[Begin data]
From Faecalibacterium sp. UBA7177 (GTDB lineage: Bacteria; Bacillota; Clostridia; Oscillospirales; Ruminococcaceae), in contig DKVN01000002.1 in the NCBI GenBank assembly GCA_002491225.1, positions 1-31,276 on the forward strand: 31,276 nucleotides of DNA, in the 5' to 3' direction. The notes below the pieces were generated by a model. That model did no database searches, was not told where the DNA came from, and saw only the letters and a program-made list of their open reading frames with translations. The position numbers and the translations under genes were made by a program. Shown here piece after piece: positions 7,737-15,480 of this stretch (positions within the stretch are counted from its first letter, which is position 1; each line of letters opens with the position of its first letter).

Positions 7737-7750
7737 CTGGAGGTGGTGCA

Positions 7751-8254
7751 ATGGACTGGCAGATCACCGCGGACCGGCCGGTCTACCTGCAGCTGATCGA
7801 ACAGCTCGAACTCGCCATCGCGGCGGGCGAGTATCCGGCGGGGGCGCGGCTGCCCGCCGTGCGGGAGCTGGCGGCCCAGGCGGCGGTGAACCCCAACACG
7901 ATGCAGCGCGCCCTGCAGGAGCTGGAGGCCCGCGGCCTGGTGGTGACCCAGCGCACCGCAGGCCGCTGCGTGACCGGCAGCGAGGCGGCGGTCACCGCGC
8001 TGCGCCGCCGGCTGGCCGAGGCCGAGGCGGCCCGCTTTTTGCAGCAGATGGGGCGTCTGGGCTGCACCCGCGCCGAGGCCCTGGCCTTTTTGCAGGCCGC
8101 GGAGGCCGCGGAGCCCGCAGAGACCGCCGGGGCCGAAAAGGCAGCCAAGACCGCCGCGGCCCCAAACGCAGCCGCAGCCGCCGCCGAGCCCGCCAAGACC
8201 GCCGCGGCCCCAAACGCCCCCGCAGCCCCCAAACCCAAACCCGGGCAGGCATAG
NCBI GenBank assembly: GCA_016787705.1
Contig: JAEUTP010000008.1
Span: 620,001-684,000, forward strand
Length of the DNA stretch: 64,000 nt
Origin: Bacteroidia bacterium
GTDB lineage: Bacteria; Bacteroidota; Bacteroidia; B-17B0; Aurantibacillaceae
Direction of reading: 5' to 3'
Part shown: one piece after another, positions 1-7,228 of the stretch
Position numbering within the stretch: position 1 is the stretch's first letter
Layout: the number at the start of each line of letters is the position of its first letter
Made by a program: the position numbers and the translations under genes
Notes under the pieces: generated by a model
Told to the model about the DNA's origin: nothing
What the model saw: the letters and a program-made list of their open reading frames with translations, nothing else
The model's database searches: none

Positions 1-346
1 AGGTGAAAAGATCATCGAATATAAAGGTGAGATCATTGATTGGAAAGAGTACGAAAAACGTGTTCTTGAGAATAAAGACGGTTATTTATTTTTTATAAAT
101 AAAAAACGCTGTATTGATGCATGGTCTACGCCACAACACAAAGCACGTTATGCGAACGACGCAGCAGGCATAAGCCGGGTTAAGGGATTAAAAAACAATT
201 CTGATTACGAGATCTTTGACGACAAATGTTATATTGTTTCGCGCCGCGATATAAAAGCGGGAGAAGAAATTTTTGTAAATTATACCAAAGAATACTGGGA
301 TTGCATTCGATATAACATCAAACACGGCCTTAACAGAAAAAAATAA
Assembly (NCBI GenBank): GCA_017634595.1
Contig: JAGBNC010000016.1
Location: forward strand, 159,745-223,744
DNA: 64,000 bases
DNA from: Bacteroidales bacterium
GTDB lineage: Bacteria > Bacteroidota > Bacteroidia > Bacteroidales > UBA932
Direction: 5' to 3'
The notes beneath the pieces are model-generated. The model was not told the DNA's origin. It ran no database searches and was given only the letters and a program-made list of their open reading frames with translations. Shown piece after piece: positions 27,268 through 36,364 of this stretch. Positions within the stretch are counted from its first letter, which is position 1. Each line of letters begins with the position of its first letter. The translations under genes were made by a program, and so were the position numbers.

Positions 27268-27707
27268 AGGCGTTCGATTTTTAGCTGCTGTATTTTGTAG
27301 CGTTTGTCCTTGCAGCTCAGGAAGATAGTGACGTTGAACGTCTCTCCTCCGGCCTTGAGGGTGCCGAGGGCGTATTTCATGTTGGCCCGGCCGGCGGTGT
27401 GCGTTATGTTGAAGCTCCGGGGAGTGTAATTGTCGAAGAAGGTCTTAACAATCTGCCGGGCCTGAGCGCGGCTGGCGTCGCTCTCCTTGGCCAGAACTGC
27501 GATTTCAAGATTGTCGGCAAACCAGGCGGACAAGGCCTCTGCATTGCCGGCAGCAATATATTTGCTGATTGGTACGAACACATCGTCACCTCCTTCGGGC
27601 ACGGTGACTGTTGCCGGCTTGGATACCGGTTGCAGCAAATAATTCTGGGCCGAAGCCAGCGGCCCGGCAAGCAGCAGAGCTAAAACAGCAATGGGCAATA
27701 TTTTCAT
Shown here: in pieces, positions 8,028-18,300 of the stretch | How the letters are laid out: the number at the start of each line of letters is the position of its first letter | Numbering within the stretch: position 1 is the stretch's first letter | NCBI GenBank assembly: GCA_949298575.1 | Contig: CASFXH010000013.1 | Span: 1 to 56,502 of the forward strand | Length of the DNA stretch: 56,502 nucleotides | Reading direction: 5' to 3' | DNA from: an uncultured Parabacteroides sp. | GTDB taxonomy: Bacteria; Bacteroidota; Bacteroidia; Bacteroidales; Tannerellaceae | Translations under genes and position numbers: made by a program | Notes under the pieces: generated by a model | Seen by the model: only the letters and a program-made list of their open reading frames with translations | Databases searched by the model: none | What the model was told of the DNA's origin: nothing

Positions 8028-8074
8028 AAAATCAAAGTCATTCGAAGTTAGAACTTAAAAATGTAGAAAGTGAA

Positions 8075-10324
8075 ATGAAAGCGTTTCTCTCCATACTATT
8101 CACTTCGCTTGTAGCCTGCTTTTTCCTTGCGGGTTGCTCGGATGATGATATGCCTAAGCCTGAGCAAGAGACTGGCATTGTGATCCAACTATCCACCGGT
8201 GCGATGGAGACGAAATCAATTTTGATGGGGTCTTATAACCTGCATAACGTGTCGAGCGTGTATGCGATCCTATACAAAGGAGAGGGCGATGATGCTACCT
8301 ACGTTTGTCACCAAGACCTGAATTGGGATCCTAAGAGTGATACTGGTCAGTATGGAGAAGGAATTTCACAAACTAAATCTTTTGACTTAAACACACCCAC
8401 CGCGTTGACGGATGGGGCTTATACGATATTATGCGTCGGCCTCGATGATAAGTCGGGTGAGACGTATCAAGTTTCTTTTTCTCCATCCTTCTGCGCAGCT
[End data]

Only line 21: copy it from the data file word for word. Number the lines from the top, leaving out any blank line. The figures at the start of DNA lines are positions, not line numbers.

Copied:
Made by a program: the position numbers and the translations under genes